This is a difficult question to address because for the most part, the viewer will walk away with their own subjective interpretation. Each viewer brings with them a unique narrative shaped by their individual life experiences. Despite this, I hope the work will provide viewers with something to ponder, evoking a meaningful and lasting impact on them.

Describe your current studio or workspace.  

My studio often changes as I frequently switch between different mediums. In the center of the room, I have a surface dedicated to creating prints and making molds. While working on projects at the table, space becomes limited, sometimes leading to temporary placements on the floor or atop flat files near my desk and storage. Hanging on the walls are recent and ongoing pieces, accompanied by a stack of older paintings to the side. In the corner are buckets filled with dried of flowers I’ve saved. Currently, the space is a bit chaotic due to my recent exhibition, [Beneath the Green at Goldfinch Gallery], where I simultaneously created and prepared works for the show.


Mednicov’s studio


What is one of the bigger challenges you struggle with as an artist? How do you cope and how does it inform your practice?

I often find myself immersed in various creative ideas across different mediums, making it both a strength and a challenge. There are instances when I start a process, like making monoprints with plants, only to be enticed by a new idea midway, leading to a segue. While having an abundance of ideas is exciting, managing the physical space for my practice has become a challenge, as my overflowing studio prompts the need to consider downsizing or relocating.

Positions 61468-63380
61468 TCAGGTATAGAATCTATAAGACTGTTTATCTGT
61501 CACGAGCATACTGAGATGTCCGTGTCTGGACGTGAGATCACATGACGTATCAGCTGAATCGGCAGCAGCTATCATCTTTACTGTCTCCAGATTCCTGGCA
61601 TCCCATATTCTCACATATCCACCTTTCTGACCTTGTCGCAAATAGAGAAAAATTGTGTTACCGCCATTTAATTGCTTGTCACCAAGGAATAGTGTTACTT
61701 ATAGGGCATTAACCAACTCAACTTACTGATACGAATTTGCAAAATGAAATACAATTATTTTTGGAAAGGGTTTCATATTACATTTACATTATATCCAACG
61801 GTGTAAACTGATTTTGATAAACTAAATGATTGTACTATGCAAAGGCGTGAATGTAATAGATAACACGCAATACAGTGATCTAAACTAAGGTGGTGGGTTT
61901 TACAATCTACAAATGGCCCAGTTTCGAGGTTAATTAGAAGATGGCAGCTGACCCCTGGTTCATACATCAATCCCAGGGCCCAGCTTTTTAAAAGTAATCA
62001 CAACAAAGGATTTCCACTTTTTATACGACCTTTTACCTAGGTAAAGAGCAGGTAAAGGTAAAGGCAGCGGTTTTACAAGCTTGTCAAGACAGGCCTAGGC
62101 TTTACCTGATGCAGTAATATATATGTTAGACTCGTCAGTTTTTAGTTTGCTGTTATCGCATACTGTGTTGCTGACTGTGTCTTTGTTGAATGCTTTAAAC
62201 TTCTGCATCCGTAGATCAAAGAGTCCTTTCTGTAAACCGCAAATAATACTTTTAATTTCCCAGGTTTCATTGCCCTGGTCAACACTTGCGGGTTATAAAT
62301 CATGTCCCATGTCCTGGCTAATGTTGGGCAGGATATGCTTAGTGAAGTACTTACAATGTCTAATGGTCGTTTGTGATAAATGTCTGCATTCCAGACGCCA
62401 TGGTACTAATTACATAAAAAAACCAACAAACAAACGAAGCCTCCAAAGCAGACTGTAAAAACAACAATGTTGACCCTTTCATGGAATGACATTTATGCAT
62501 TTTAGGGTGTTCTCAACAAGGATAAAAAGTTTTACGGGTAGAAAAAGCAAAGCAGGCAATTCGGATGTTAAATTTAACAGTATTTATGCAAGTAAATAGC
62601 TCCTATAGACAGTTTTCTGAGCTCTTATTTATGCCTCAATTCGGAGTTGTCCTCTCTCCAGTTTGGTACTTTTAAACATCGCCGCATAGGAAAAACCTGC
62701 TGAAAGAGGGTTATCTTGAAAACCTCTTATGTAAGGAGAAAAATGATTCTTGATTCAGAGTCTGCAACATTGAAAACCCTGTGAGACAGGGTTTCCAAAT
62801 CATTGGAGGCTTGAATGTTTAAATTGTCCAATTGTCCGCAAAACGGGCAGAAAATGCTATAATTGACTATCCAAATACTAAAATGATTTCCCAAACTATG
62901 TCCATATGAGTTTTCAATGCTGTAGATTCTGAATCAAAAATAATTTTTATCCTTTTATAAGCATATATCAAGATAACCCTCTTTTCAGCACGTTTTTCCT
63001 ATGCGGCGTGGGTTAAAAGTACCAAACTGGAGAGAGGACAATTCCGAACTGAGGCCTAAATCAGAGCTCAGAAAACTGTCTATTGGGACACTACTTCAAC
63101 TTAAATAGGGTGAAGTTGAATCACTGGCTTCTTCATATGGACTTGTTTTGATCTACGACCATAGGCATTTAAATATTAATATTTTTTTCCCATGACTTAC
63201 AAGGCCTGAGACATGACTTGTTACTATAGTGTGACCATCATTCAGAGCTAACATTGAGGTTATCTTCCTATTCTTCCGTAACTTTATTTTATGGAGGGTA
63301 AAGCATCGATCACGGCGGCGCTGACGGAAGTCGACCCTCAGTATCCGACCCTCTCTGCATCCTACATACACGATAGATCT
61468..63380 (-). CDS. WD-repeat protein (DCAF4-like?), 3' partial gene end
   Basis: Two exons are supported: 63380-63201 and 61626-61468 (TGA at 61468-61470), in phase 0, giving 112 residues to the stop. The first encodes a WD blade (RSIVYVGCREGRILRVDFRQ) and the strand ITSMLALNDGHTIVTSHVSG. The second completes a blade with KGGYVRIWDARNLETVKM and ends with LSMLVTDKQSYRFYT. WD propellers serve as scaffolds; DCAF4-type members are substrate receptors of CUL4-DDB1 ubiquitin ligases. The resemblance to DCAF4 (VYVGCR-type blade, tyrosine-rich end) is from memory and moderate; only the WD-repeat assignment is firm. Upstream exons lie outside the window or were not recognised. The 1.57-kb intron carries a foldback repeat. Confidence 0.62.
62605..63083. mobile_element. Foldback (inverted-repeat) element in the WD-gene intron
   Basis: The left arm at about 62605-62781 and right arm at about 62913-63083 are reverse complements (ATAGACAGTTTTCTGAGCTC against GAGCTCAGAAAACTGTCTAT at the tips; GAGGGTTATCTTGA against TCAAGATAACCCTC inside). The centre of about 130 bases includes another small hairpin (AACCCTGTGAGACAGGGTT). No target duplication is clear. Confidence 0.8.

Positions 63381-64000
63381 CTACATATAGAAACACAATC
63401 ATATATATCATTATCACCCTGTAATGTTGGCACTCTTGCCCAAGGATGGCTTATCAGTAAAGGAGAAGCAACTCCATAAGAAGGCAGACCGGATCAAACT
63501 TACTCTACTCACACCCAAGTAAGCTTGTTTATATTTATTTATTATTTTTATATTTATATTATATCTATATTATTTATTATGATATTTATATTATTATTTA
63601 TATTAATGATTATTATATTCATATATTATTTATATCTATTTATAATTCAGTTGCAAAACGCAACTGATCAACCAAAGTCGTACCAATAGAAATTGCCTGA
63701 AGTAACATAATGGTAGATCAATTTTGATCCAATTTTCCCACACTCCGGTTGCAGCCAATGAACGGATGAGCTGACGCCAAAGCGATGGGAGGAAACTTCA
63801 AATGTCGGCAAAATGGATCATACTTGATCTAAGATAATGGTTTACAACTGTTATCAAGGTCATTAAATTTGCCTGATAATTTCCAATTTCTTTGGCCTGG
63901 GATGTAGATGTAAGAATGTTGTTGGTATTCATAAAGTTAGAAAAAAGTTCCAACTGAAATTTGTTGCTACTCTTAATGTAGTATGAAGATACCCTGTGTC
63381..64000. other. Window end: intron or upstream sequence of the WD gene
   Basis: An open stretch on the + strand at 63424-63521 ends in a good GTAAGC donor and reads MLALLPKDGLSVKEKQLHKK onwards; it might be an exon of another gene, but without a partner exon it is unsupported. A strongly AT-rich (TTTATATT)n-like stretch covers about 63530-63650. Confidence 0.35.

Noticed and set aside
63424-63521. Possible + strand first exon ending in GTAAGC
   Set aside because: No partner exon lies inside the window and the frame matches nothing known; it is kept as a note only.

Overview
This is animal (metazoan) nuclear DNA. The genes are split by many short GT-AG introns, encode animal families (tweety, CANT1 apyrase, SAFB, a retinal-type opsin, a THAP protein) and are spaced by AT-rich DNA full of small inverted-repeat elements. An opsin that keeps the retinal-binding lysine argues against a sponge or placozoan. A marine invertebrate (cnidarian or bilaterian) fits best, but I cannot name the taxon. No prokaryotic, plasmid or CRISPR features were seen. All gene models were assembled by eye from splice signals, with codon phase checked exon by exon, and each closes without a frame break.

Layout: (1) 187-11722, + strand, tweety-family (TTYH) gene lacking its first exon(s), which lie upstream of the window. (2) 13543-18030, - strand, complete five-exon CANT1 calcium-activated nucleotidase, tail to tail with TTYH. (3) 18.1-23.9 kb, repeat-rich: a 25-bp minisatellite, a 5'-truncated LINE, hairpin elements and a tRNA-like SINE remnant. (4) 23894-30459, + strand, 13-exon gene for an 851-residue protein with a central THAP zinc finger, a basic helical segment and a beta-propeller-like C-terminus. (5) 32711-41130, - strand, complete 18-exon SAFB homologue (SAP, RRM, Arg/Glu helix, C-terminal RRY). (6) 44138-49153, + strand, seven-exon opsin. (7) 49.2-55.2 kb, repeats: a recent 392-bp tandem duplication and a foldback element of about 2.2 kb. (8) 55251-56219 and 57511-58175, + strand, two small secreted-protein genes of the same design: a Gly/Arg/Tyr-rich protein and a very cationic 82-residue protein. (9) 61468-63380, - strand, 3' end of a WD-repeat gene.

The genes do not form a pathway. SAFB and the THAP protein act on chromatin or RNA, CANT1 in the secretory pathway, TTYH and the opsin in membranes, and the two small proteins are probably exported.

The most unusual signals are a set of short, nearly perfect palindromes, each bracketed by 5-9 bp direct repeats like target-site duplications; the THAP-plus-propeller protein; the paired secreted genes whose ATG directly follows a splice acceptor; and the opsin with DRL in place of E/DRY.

What excites you about being an artist?

Creating something entirely new feels like a spiritual journey, which is magical to me.


Forest, 2023, ceramic and porcelain, dimensions variable


Any recent, upcoming, or current projects you are working on?

Last summer, I began a project titled “Vestiges of Time” during an art residency at the European Ceramic Workcentre in the Netherlands. My objective was to memorialize the local natural environment and use this knowledge for subsequent projects involving native plants in Chicago.

During my time in The Netherlands, I collected plants and experimented by pressing the materials onto clay surfaces, enhancing the connection between ceramics and my painting practice through the application of glazes. Given its direct sourcing from the earth, clay emerged as a fitting material for my exploration. Working with ceramics proved both challenging and transformative, and I am excited to further develop the project in Chicago.

A selection of the work is currently on view through February 24th, 2024, in a solo exhibition titled Beneath the Green at Goldfinch Gallery in Chicago.


Installation view from Beneath the Green, Goldfinch Gallery, Chicago


Who are some of your favorite artists?

Here are some that quickly come to mind, although there are countless others worth mentioning: Eva Hesse, Louise Bourgeois, Rachel Whiteread, Anselm Kiefer, Pipilotti Rist, Jack Whitten, Jennifer Packer, Mary Heilmann, Mark Bradford, Keltie Ferris, Suzanne Jackson, Rudolf Stingel

What do you collect?

I don’t typically buy flowers, but if I encounter them or receive them as a gift, I hold onto them even as they wither, deteriorate, develop mold, and dry up.


Interview conducted and edited by Natalie Toth. All images courtesy of the artist.